BIRMINGHAM, Ala. – U.S. Steel's Fairfield Works has temporarily laid off about a third of its workers, or 760 employees, in recent weeks citing declining orders.
The steelmaker idled nearly 420 of its 2,300 workers in the last week alone, said Ernie Glenn, spokesman for parent company USX Corp. in Birmingham.
"These are all temporary layoffs, and we continue to monitor our business picture on a week-to-week basis," Glenn said.
Fred Sanders, president of United Steel Workers Local 1013 at the plant, is hoping up to 300 of the workers could return next week for the completion of a blast furnace maintenance project.
"A lot of us should be able to go back to work Sunday or Monday," Sanders said. "We will have to wait and see."
It's not as clear when the more than 400 sent home from Fairfield Works' tubular mill will return to their jobs.
U.S. Steel said Thursday it expected a bleak fourth quarter, with shipments dropping as much as 15 percent from the previous quarter and the slowdown in orders raising production costs.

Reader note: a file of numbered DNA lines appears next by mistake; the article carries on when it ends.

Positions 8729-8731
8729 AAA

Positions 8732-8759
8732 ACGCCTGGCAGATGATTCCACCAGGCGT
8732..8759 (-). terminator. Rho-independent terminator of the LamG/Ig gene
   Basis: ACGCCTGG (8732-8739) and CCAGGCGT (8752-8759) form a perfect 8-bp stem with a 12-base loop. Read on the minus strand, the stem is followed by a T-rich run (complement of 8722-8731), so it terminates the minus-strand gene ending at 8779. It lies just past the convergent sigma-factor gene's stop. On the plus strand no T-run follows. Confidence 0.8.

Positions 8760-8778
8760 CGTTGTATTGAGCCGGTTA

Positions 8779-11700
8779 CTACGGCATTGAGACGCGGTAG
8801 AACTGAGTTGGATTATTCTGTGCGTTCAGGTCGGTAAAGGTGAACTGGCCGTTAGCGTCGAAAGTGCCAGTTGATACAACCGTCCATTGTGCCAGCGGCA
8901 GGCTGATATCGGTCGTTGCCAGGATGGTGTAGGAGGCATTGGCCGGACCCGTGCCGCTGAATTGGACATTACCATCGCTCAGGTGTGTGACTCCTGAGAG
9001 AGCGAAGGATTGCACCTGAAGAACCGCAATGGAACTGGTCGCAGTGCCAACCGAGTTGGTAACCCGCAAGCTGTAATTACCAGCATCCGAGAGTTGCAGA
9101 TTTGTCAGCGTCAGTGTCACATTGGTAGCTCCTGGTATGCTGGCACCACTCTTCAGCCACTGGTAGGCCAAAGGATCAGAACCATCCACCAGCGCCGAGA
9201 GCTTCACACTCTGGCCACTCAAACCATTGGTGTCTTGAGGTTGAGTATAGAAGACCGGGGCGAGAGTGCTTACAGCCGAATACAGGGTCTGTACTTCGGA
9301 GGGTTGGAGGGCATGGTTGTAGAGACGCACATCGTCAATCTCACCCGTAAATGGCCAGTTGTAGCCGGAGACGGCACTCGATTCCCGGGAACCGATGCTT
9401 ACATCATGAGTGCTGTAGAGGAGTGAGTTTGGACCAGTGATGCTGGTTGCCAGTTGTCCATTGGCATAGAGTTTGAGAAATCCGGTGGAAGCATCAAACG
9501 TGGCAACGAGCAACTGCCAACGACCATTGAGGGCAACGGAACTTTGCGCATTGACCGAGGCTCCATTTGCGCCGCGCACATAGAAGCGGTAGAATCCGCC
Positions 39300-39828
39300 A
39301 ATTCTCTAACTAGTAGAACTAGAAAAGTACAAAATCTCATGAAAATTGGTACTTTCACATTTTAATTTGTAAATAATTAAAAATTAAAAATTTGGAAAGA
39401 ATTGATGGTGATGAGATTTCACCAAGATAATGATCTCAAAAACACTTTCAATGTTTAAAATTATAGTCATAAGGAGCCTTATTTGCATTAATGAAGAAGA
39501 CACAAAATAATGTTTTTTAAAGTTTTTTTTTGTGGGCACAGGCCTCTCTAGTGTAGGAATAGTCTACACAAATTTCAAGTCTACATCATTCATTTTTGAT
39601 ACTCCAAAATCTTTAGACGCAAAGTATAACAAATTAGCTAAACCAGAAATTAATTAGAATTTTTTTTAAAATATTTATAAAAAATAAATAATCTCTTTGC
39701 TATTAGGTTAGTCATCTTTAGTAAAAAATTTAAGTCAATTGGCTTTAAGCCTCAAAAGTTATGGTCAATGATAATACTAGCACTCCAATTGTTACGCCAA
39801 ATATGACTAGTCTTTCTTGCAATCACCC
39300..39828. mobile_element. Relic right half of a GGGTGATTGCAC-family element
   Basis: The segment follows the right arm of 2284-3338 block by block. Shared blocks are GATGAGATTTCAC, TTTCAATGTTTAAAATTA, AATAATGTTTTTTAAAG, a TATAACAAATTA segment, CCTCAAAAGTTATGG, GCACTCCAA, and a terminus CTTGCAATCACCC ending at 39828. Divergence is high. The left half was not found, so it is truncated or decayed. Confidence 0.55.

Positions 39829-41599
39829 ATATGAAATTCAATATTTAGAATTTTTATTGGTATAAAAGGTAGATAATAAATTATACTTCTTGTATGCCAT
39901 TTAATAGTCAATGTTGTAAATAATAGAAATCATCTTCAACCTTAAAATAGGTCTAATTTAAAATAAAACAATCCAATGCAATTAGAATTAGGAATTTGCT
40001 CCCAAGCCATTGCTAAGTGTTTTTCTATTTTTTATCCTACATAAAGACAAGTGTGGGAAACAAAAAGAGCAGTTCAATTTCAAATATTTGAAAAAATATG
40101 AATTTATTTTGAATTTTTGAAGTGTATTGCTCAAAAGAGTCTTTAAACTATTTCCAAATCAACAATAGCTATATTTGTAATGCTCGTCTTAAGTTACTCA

The company said its plants are operating at 66 percent of their capacity, down from 83 percent in the previous quarter.
It said demand for tubular steel, used in the pipes made at Fairfield Works, had fallen sharply.
The company did not announce the layoffs, which came to light in comments state Rep. John Rogers, D-Birmingham, to the Legislature.
Domestic steelmakers say the industry's woes go beyond the nation's economic slump. They also blame "dumping" by some foreign countries who are selling steel priced below cost to U.S. customers.
Fairfield Mayor Larry Langford said the latest round of layoffs won't be as devastating to Fairfield as they once would have.
"It won't hurt the city as much as it would have 15 years ago or 25 years ago," Langford said. "We have diversified our economy, but it will still have an impact."
"It always hurts to see people out of work, but it seems to hurt more during the holidays," he said.